Linked by Thom Holwerda on Fri 26th Feb 2010 21:09 UTC
Oracle and SUN Microsoft's server and tools chief Bob Muglia has chided Oracle for peddling a return to '1960s computing', accusing its rival of going against industry trends and backing a dying and expensive operating-system architecture. "There are some things that Oracle is doing that I just shake my head at," Muglia told financial analysts attending the Goldman Sachs Technology and Internet Conference in San Francisco, California, "I don't understand what's going to happen - what they think they're going to do with Sparc. I don't see how Sparc can live long-term."
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RE: Why is this news?
by jimmystewpot on Sat 27th Feb 2010 05:13 UTC in reply to "Why is this news?"
jimmystewpot
Member since:
2006-01-19

I have to agree with you on that point.

I worked in a shop that was a big Sun SPARC based shop.. it just didn't cut it any longer. The one big exception was the Niagara based processors systems.. To give you an idea, we had a very intensive I/O application (Netbackup) that we had T2000 servers running at 9.2Gbps sustained for the entire backup window. CPU load was about 50% so some bright sparc decided it would be a good idea to buy some XEON based servers because they could get 4 for the same price.. the reality was that they could only do between 4 and 5Gbps tops before they would flat line despite the CPU being only 40% idle.. the workload handling and I/O on the Sun Boxes is amazing... In the end they went back to T2000 based servers running Solaris... no more xeon's running windows doing that I/O workload.

Reply Parent Score: 3

RE[2]: Why is this news?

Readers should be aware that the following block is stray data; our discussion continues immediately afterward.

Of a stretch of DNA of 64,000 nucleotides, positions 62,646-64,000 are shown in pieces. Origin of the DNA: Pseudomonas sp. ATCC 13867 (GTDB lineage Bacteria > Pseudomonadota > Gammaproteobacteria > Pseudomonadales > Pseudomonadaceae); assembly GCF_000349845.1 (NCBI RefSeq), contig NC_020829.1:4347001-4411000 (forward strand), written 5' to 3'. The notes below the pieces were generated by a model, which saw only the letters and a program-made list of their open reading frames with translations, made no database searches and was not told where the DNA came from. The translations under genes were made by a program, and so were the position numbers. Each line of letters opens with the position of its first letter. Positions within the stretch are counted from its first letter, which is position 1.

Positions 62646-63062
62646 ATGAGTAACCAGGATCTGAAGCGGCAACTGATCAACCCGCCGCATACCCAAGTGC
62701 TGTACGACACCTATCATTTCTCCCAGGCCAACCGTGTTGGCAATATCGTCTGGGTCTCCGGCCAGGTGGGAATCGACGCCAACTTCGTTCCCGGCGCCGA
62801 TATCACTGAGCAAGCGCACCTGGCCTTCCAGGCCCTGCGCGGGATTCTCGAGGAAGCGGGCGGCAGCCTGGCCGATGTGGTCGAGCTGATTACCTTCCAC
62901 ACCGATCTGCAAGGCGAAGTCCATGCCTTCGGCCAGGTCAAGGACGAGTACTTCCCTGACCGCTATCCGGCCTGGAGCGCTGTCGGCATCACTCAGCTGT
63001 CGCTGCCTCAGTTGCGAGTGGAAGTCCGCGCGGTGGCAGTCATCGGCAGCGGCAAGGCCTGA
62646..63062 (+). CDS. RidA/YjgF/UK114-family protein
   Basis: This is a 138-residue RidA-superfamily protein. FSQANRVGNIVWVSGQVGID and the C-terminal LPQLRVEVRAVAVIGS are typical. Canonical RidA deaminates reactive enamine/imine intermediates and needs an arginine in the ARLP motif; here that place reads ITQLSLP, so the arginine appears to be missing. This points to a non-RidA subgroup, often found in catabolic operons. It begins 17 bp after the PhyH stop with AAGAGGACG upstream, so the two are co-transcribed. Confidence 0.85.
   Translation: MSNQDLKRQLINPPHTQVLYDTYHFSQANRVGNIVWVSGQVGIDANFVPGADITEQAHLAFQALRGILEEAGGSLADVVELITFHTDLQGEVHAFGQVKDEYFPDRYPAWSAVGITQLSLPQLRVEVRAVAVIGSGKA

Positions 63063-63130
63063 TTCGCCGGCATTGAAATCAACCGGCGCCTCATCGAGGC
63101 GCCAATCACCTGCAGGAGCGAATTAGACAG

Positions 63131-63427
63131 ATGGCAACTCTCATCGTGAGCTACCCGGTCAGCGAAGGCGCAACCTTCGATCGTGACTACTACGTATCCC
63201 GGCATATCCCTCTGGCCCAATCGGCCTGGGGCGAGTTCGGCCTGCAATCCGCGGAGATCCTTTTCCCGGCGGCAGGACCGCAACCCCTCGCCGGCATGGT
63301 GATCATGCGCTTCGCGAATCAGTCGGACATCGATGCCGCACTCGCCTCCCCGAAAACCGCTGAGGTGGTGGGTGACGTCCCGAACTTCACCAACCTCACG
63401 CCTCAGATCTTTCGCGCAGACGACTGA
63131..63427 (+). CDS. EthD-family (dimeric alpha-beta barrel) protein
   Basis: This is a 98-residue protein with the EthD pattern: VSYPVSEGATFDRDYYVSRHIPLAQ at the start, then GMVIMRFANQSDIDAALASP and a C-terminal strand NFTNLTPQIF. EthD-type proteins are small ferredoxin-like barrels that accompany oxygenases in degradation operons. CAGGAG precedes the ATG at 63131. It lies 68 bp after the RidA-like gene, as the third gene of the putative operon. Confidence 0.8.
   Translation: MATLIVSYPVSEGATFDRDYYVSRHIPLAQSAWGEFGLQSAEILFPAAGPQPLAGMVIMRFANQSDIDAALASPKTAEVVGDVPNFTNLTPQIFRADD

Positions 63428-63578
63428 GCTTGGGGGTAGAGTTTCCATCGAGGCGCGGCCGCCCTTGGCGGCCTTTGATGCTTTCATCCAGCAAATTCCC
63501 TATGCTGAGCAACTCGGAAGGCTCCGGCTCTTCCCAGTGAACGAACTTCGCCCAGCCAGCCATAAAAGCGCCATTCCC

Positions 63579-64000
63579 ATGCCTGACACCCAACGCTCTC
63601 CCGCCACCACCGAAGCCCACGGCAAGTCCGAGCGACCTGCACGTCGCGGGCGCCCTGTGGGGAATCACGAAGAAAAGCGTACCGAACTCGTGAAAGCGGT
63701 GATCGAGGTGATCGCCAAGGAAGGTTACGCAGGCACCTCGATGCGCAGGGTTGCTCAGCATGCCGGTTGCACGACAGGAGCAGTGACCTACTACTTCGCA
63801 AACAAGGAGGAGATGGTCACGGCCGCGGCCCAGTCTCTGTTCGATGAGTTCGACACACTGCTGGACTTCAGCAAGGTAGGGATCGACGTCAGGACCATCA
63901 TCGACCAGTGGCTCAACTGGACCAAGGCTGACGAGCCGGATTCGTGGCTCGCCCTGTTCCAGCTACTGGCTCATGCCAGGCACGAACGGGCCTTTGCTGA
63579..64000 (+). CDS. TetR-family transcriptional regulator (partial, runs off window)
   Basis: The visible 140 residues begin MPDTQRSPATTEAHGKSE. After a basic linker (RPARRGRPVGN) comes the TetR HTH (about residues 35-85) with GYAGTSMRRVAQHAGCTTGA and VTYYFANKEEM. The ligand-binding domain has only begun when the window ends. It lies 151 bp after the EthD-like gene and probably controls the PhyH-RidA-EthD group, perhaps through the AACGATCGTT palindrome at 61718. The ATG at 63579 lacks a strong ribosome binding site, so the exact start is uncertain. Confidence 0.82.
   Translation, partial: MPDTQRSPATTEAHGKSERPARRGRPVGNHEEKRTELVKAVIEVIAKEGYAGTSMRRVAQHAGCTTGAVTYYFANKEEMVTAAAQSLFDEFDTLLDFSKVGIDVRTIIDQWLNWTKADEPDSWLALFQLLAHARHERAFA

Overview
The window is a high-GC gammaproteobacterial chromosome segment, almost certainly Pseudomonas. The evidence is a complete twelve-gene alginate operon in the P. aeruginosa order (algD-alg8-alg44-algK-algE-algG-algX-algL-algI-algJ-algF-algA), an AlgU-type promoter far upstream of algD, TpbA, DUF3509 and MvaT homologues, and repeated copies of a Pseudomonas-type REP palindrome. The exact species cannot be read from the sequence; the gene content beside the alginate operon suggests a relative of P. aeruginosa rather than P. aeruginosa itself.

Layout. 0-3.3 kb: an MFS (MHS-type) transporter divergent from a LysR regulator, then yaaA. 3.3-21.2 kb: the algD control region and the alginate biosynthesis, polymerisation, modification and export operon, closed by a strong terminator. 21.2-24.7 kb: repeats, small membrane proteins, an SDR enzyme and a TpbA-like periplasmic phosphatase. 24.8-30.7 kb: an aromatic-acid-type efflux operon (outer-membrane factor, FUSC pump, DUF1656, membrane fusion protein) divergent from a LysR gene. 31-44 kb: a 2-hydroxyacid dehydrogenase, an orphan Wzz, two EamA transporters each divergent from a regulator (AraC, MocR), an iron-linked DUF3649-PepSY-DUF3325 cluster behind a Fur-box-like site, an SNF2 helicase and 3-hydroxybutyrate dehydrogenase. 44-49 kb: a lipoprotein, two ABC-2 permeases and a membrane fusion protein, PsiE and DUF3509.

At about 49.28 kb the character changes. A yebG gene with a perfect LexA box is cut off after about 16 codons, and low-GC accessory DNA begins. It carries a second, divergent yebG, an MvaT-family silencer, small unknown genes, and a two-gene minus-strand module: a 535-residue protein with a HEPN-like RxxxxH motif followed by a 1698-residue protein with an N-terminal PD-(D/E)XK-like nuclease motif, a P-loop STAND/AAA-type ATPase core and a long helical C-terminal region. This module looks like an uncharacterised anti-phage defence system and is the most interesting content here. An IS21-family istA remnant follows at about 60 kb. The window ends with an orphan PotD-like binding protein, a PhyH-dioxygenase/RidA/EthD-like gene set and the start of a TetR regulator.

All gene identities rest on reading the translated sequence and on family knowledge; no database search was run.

by Bill Shooter of Bul on Sat 27th Feb 2010 07:28 in reply to "RE: Why is this news?"
Bill Shooter of Bul Member since:
2006-07-14

That's just bizarre. I Understand that Sparcs are capable of handling massive IO better than xeons, but who goes from Solaris on Sparc to windows on Xeons? THose are such completely different platforms. It would be a better comparison to go Solaris on xeons, less disruptive as well.

Reply Parent Score: 3

RE[3]: Why is this news?
by segedunum on Sun 28th Feb 2010 18:43 in reply to "RE[2]: Why is this news?"
segedunum Member since:
2005-07-06

It would be a better comparison to go Solaris on xeons, less disruptive as well.

Standard practice over the past ten years has been to move to Linux on Intel or AMD. That's why Sun is now no more. They never saw that coming and never accepted and came up with a solution when it did. Irconically, Oracle were a part of that. Quite what Oracle will do to reverse that state of affairs after Sun's efforts to get the tide to go back I have no idea, so Microsoft are maybe right to have a dig at their expense. No surprise there.

The only option is to get the performance of the SPARC architecure somewhere on a par with current x86 systems and maybe push it into a high-end and lucrative niche where Power lives currently. However, the R and D and huge costs in doing that are so scaringly high as to be infeasible, and it's impossible to see Ellison pumping tens of billions in for a completely uncertain return with no fixed timescale.

I mourn the passing of MIPS, Alpha and possibly SPARC because I just don't think a 'one main architecure' landscape is good for anyone, but it's impossible to see a way out of this.

Edited 2010-02-28 18:45 UTC

Reply Parent Score: 3